A mechanic, a biologist, a UPS guy, and a rocket scientist walk onto a deck. It’s not the start of a bad joke – this is the future of deck building in America.
Jason Katwijk, Kyle Bannister, Phil deLeon, and Robin Lopez are four young, up-and-coming professionals in the deck-building industry, from four very different backgrounds. Together, they serve as a great example of the future of an industry that, according to a host of almost daily news articles, seems to be facing a serious shortage of young blood.
With more than three decades of experience and three showrooms along the Front Range, founder and president of Colorado Custom Decks Garth Hystad was already an outdoor-living big shot, crafting out-of-this-world decks and outdoor spaces with a price tag at least half the cost of the original home.
A few years ago, his passion for integrating the indoor-outdoor experience and the sheer scale of his projects garnered the attention of HGTV’s DIY Network, and their hit show Mega Decks was born—exclusively featuring Hystad’s work in Colorado (and beyond).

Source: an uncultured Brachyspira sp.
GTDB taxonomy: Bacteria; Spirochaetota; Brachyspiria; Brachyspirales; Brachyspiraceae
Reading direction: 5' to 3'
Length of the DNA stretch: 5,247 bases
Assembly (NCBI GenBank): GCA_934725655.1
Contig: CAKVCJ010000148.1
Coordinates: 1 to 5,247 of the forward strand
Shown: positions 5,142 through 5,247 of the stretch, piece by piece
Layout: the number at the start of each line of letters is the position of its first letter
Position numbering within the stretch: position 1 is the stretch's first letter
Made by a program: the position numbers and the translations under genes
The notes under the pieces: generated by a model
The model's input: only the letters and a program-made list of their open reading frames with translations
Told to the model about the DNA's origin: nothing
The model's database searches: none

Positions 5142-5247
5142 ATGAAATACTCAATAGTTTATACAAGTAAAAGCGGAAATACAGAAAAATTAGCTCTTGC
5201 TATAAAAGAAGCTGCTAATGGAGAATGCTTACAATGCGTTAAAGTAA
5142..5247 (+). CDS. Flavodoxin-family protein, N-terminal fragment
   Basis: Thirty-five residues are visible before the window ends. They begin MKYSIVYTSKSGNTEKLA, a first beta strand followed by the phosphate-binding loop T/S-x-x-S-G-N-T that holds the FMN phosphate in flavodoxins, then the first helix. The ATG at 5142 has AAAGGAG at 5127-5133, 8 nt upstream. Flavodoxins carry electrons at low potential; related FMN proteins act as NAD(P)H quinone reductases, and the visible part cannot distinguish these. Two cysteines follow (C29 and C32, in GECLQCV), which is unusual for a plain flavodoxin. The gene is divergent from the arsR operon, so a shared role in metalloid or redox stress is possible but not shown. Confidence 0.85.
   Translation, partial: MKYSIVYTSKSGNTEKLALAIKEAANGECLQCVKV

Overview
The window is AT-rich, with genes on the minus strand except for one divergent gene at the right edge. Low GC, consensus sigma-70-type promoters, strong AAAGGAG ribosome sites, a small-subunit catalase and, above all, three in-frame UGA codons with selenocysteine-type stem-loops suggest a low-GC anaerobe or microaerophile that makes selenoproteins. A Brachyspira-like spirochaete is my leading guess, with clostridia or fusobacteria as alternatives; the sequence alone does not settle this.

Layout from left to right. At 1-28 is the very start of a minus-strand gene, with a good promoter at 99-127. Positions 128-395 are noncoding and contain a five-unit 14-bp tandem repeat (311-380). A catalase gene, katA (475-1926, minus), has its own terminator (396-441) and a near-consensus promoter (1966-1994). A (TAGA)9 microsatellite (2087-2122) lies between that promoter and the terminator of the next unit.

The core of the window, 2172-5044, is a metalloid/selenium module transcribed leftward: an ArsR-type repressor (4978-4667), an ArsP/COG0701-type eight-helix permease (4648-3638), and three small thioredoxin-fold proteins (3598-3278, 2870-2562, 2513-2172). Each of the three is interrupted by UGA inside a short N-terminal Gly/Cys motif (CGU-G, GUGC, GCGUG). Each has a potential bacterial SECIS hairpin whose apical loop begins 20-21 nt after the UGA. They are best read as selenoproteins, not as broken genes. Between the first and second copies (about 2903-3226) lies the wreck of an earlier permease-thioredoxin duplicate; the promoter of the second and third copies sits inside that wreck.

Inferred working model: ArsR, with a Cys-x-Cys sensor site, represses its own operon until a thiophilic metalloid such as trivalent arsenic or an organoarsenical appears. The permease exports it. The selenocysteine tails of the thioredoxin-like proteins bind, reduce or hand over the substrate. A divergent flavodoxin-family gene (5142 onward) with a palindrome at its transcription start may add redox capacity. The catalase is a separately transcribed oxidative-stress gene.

The “tiny house” movement might seem to be popular, but in reality more than half of all new homes built last year were 2,400 square feet or larger, according to the U.S. Census Bureau’s “Characteristics of New Housing” report. In comparison, the average home size in 1973 was 1,660 square feet. And when it comes to the size of their decks, the majority of Americans feel bigger is better too. RealtorMag, the official publication of the National Association of Realtors, reports that since 2014, the average deck size in the the Northeast grew by 53% to 406 square feet. Decks as large as 10,000 square feet aren’t unusual in some of the listings for high-end homes, according to RealtorMag. Driving the size increase is the outdoor living trend, where deck projects include amenities like kitchens, fire pits, multiple levels and seating areas, and other features that bring the indoors outside, even in colder climates.